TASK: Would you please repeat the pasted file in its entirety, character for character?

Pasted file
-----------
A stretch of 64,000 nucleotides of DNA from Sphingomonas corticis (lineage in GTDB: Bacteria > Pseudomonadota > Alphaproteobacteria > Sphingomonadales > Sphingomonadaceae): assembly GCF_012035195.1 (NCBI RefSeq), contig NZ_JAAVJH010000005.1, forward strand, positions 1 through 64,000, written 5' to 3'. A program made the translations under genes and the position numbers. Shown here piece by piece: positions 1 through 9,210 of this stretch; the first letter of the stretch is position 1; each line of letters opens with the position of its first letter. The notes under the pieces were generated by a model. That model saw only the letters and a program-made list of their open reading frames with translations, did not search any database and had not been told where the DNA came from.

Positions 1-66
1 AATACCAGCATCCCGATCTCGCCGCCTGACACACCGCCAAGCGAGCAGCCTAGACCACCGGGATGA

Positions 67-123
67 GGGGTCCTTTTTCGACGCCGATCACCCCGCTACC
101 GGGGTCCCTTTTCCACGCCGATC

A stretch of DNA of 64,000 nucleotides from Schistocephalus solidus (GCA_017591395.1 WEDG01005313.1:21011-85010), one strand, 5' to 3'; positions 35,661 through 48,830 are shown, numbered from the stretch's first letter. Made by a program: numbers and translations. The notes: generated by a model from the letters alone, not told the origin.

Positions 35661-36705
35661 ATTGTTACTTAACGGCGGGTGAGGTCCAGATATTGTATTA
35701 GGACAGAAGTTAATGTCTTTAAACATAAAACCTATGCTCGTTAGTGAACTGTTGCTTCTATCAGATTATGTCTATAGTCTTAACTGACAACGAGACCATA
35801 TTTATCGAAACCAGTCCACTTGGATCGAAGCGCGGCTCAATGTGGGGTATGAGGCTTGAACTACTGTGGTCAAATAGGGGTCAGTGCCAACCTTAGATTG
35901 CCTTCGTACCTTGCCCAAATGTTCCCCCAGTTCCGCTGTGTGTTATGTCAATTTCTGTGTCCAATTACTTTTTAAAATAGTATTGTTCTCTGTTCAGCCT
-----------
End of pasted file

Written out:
A stretch of 64,000 nucleotides of DNA from Sphingomonas corticis (lineage in GTDB: Bacteria > Pseudomonadota > Alphaproteobacteria > Sphingomonadales > Sphingomonadaceae): assembly GCF_012035195.1 (NCBI RefSeq), contig NZ_JAAVJH010000005.1, forward strand, positions 1 through 64,000, written 5' to 3'. A program made the translations under genes and the position numbers. Shown here piece by piece: positions 1 through 9,210 of this stretch; the first letter of the stretch is position 1; each line of letters opens with the position of its first letter. The notes under the pieces were generated by a model. That model saw only the letters and a program-made list of their open reading frames with translations, did not search any database and had not been told where the DNA came from.

Positions 1-66
1 AATACCAGCATCCCGATCTCGCCGCCTGACACACCGCCAAGCGAGCAGCCTAGACCACCGGGATGA

Positions 67-123
67 GGGGTCCTTTTTCGACGCCGATCACCCCGCTACC
101 GGGGTCCCTTTTCCACGCCGATC

A stretch of DNA of 64,000 nucleotides from Schistocephalus solidus (GCA_017591395.1 WEDG01005313.1:21011-85010), one strand, 5' to 3'; positions 35,661 through 48,830 are shown, numbered from the stretch's first letter. Made by a program: numbers and translations. The notes: generated by a model from the letters alone, not told the origin.

Positions 35661-36705
35661 ATTGTTACTTAACGGCGGGTGAGGTCCAGATATTGTATTA
35701 GGACAGAAGTTAATGTCTTTAAACATAAAACCTATGCTCGTTAGTGAACTGTTGCTTCTATCAGATTATGTCTATAGTCTTAACTGACAACGAGACCATA
35801 TTTATCGAAACCAGTCCACTTGGATCGAAGCGCGGCTCAATGTGGGGTATGAGGCTTGAACTACTGTGGTCAAATAGGGGTCAGTGCCAACCTTAGATTG
35901 CCTTCGTACCTTGCCCAAATGTTCCCCCAGTTCCGCTGTGTGTTATGTCAATTTCTGTGTCCAATTACTTTTTAAAATAGTATTGTTCTCTGTTCAGCCT